The Windows 8 eagle has landed, which means that Microsoft's $39.99 in-place upgrade is now available. They've made it extremely easy to upgrade your computer from a Windows 7, Vista, or XP computer to Windows 8. Here's how it's done.
First, check out our CNET guide on. There's also instructions on how to restore your old system, which is important in case something unexpectedly goes awry, or you decide you don't like Windows 8, you can restore what you had before.
If you're upgrading a laptop, you must take note of your Wi-Fi passwords. Windows 8 will keep your settings, personal files, and programs if you upgrade from Windows 7. Vista and XP upgraders will have to re-install programs and reconfigure settings.
Next, go to Microsoft's Windows 8 site. Scroll down to the offer and click "Get the details." It's $39.99 for the downloadable installer, or $69.99 to have them mail you a disc.
When you click on the Download Pro link, it will give to your computer a small "stub" installer. It's a 5 MB file that will run a compatibility check on your computer, tell you which programs will and won't work in Windows 8, and let you know if you have to uninstall any of them.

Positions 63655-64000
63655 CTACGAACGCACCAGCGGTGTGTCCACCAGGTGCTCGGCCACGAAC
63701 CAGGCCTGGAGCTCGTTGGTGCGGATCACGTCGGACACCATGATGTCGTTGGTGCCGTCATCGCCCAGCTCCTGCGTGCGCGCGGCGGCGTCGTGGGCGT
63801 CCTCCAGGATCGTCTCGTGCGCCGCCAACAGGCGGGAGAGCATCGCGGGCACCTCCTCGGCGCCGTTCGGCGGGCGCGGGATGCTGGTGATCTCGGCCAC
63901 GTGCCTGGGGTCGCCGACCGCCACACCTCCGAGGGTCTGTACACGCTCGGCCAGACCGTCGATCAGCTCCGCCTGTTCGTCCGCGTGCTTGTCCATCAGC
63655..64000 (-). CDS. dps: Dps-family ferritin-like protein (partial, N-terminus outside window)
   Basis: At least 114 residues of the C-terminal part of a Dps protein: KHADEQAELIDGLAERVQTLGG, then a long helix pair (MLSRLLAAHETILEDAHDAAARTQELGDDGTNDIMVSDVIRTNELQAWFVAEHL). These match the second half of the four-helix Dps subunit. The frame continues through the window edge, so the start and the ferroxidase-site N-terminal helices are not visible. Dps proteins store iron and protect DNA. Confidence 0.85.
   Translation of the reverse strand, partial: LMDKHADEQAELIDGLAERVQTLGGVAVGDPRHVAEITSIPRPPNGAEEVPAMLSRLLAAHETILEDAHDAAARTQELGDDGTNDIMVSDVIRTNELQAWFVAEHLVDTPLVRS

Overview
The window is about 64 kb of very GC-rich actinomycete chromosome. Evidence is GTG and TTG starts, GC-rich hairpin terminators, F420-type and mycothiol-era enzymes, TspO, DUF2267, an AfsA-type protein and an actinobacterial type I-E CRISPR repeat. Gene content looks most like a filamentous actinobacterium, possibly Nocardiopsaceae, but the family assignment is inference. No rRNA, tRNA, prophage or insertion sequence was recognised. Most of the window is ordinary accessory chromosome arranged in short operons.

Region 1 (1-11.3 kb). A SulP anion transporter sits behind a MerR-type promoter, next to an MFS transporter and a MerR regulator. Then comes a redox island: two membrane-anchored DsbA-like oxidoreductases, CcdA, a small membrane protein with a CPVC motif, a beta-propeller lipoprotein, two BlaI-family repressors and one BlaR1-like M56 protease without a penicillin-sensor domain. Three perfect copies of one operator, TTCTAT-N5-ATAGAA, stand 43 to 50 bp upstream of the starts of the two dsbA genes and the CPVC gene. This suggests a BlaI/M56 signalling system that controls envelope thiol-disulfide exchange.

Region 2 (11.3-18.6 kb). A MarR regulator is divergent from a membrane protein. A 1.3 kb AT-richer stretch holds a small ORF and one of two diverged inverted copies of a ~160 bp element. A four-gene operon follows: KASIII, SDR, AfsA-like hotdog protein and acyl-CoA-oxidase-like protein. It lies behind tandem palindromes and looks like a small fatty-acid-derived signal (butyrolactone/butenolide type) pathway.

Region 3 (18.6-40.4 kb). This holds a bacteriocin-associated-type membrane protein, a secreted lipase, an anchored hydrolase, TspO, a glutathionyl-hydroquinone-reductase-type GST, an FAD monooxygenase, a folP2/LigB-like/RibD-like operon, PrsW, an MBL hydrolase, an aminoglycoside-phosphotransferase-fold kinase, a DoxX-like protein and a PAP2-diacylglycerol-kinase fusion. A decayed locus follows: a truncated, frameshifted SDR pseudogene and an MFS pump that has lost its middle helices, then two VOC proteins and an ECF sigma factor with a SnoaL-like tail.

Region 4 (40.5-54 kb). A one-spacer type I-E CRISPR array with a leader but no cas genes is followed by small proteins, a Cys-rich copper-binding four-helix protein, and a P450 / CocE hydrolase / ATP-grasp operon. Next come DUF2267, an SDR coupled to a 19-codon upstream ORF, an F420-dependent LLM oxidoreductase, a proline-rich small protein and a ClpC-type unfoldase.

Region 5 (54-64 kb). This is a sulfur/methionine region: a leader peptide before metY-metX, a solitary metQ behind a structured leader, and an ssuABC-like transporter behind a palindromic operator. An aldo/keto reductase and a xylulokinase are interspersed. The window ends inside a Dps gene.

Until Windows 8 begins its installation, there's some babysitting required. After running the stub, it'll tell you how much of your current computer is compatible, and if there's anything you'll have to review. On the Toshiba Satellite running Windows 7 that I tested this on, I learned that Windows 8 is about as fond of bloatware as the rest of us: the upgrade process requested that I uninstall several Toshiba-branded programs.
You don't have to stop everything to take care of them, though, because the Windows 8 installer will walk you through that process. After letting you know whether there are details that will require your attention, it asks Windows 7 upgraders what they'd like to keep of their settings, apps, and personal files.
After that, it asks you to buy the upgrade. The ordering process happens in the installer, too. Once you've paid by either credit card or PayPal, it will start downloading the 2 GB installer. You get a choice of installing immediately, installing later, or creating a USB key or disc from which to run the installer.
After that, it prompts you to remove any programs that cause conflicts on Windows 8, such as the aforementioned Toshiba-built software. It's clearly a nuanced process, though, as I wasn't required to uninstall all of it -- just four programs out of 11 conflicts. If you have to restart your computer, just double-click on the Windows 8 installation icon on your desktop and it will quickly find where it left off.
Once any conflicts are eliminated, Windows 8 will install. It's a surprisingly fast process, as long as you remember to babysit it at the beginning.